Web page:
stewards of our environment and economy. The best things about this area are our
people and our work ethic that go along with our natural beauty. We benefit so
much from where we are as well as the willingness of our elected officials to do
the right things and stick to them.”
Among the county’s highlights and success stories, of course, is tourism.
Randolph is home to the highly regarded North Carolina State Zoo and is home
base for the state’s pottery industry (with tourist and business benefits).
The county has multiple museums, including the home of auto racing icon Richard
Petty (see accompanying story).
A list of other successes, for current residents or future ones, should include
an improving school system, enhanced healthcare and the ability to turn
potential losses into economic and community gains.
One industrial success story lies inside the walls of what was once an abandoned
hosiery mill on North Park Street. Keith Crisco and three partners pooled
resources in 1986 to form a start-up elastics manufacturing company in that
abandoned hosiery plant, despite naysayers who predicted a new company with so
little capital and so few customers would never succeed in such an aging
Crisco says they started at “ground zero” with no employees and no
machinery. Crisco’s partner, Warren Knapp Jr., told a textile publication
recently that the business was built on faith, honesty and integrity.
Asheboro Elastics Corp. has been a success from the beginning and shows that
perseverance pays off. Since its initial shipment in 1986, the company has
received the Inc. 500 award as one of America’s fastest growing corporations
and now operates two plants in Asheboro and two in nearby Franklinville. It has
distribution locations in the Dominican Republic, Honduras, Mexico, and Texas
and has purchased an elastics plant in Pennsylvania.
“We think we’ve adapted well to the changes of a local world economy,”
Crisco says, “but we need to get better.” Even as his own company thrived,
Crisco is well aware that other manufacturers haven’t been as fortunate as he
has. He called the general economic slump of recent years a total manufacturing
slump, not just a textile and furniture problem.
“There is no one panacea for existing problems,” he says. “It will take
leadership. We have (in Randolph) a high influx of locally grown people and
leaders. We need a small business focus and need to use the resources we have on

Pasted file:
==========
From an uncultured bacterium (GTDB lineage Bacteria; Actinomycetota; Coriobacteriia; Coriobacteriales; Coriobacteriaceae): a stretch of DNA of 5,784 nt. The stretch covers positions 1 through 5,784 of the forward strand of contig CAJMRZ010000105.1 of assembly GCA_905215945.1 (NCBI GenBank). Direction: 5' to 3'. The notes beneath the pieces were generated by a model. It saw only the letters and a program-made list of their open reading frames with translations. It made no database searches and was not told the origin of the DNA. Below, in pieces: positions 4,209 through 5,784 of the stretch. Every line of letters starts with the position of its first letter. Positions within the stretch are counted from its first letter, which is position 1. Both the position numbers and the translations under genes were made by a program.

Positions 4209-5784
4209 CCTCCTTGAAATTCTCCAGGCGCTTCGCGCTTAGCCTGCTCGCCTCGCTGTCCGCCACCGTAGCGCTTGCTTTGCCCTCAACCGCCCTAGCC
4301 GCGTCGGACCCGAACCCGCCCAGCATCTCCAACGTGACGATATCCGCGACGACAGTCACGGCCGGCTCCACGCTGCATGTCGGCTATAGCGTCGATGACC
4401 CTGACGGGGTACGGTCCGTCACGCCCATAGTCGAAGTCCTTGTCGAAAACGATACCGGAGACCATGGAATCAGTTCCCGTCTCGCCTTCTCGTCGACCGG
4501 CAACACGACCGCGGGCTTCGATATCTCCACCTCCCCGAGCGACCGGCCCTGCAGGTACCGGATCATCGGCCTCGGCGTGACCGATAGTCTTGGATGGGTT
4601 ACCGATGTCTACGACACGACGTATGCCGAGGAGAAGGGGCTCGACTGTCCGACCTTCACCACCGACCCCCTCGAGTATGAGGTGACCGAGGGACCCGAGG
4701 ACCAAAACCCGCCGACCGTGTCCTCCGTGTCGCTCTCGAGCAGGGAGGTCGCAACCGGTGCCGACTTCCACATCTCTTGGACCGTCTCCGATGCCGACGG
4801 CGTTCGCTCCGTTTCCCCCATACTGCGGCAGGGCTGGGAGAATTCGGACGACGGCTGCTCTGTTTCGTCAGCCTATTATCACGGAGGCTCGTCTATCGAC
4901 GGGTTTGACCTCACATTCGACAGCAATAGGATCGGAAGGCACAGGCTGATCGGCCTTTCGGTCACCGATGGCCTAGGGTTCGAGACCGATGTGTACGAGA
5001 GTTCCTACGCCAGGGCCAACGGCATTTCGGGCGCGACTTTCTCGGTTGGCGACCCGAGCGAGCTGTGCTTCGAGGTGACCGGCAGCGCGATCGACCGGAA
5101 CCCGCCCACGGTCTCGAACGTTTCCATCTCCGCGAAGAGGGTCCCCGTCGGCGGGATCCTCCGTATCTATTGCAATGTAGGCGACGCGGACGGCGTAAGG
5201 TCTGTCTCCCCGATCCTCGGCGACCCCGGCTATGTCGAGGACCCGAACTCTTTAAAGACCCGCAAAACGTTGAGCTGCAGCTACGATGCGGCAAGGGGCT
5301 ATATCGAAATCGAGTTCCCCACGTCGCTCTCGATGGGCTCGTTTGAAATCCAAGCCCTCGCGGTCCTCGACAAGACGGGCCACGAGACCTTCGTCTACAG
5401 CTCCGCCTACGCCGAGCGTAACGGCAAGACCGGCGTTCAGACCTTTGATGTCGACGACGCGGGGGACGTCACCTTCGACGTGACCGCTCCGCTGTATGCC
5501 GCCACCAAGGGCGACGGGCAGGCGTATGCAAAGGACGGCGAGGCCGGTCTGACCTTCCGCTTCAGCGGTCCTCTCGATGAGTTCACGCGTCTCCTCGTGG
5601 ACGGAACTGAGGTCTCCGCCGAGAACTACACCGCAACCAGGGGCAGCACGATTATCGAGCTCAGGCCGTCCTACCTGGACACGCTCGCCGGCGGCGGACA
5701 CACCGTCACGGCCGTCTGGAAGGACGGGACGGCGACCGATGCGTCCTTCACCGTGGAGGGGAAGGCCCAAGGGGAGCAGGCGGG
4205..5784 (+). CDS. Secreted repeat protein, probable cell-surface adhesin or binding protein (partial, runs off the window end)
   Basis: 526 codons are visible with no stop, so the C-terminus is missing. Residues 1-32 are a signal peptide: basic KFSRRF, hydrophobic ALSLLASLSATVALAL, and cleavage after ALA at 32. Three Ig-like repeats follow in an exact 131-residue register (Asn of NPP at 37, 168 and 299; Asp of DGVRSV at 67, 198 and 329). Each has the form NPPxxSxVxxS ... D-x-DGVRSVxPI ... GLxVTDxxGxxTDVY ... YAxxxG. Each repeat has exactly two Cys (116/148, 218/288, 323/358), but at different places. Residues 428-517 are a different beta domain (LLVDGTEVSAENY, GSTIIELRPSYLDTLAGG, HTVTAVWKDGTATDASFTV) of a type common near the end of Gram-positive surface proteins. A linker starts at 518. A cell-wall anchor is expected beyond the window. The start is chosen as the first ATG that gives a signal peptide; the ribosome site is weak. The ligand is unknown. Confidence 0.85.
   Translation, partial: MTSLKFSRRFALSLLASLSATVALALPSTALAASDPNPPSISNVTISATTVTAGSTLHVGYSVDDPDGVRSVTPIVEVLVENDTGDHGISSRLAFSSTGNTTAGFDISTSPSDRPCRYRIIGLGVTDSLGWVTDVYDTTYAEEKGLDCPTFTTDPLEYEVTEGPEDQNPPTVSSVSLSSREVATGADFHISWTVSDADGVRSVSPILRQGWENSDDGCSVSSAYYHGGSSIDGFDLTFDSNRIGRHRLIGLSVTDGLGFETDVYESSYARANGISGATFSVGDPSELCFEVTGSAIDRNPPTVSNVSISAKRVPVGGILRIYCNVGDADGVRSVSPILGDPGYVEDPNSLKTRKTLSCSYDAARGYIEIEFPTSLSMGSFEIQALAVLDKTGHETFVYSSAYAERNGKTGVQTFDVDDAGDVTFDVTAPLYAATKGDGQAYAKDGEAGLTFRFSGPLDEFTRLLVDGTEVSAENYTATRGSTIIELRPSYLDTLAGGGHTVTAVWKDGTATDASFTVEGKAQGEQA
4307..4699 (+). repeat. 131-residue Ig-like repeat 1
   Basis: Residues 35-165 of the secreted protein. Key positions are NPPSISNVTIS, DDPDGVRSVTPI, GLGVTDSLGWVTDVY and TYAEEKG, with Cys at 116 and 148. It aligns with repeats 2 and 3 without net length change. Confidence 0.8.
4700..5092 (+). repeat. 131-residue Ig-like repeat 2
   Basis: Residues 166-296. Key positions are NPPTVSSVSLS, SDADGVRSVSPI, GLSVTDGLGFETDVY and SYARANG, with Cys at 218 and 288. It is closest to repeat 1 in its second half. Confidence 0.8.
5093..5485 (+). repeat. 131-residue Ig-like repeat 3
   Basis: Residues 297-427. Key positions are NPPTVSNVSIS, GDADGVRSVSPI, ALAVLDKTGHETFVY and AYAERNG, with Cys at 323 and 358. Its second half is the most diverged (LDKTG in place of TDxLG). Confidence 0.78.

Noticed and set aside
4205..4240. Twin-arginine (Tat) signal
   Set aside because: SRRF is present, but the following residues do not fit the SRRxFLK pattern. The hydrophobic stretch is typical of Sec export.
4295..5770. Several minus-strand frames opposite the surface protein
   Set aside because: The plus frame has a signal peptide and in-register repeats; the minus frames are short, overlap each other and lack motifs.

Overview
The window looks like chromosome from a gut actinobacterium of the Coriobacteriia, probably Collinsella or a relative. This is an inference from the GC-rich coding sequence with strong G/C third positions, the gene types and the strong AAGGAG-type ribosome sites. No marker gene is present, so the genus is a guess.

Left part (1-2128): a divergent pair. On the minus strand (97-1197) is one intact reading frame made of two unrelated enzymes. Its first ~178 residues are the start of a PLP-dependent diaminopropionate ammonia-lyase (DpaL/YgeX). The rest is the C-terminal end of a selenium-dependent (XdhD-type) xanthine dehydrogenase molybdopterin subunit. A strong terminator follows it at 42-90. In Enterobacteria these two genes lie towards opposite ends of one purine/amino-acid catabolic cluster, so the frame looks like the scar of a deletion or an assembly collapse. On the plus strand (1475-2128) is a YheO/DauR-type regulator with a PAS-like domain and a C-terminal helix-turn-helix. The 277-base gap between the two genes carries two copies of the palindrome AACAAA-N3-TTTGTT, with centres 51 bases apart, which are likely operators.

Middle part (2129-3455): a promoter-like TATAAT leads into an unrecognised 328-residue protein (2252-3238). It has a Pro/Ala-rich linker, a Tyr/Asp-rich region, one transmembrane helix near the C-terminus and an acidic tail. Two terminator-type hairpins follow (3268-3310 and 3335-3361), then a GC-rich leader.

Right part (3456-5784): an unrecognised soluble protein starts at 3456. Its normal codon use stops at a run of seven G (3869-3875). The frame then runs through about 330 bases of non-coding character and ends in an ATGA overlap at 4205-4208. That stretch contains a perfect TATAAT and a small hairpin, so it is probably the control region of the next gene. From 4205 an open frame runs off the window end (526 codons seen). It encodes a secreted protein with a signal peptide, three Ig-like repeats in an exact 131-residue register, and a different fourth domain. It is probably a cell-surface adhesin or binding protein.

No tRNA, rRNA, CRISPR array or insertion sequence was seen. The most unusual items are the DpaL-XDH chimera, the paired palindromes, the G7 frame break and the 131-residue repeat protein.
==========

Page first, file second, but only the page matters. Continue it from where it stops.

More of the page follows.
Among friends, Crisco uses a sense of humor to describe his elastics business,
which employs 142 workers. “We say we are important to you,” he says with a
grin. “We hold your underwear up and keep the sheets on your bed.” His
company holds up a lot of underwear. Asheboro Elastics shipped 500 million yards
of elastic material last year.
EDC president Renfro, who promotes annual tours to showcase local manufacturing
plants, calls Crisco’s company just one example of the ingenuity of Randolph
Doing More Things Better
Other examples abound of Randolph’s ability to turn a sow’s ear into a silk
purse. The town of Seagrove, once home to Luck’s Foods, lost 120 workers after
ConAgra Grocery purchased the Luck’s plant in 2000 and closed it last May. In
early February, EDC officials announced that, with their help, Yankee Commodity
Foods had purchased and will reopen the plant to create 94 jobs. Seagrove will
use a N.C. Rural Center grant to purchase the plant’s wastewater treatment
system and will apply for a Community Development Block Grant on behalf of the
new plant owners to finance upgrades to the sewer system to be operated by the
Yankee Commodity, which will operate a canned vegetable factory, plans to
purchase fresh field crops from state and local growers, adding new markets to
the local economy. “Yankee Commodity Foods in Seagrove is an exceptional
project,” Renfro says. “It brings needed jobs and investment to a small
rural area, but also brings much more. “It’s a catalyst for a new sewer
system that will benefit Seagrove’s pottery industry and will be a platform
for future growth. And it brings new markets for North Carolina growers. It is
truly a win win project.”
Healthcare enhancements and educational advancements are also examples of how
Randolph has moved forward in a changing economy to meet the needs of citizens.
“We are doing more things and doing them better,” Randolph Hospital
president and CEO Robert Morrison says. “We are in a growth trend because we
provide quality care as good as any, we provide services that people need when
they need it and we provide value by doing it all at the best prices. We are
investing in physician recruitment and staff and are making constant process
The hospital represents an annual $77 million economic impact in the county and
has added $65 million in capital improvements in the last decade. It also offers
indigent care and in the past nine years has provided some $62 million in
uncompensated care to local citizens.
Eighty-five active physicians serve Randolph Hospital, with a staff of 920 and
beds for 145 patients. Another 41 consulting physicians, most who come from
other medical facilities upon request, also assist with patient care. The
hospital has a staff of five doctors who work solely with patients who have no
regular family care physician, the first in the state to adopt that practice.
Improved care services added in recent years include cardiology, pediatrics, and
medical oncology and an emergency room department. The hospital also partners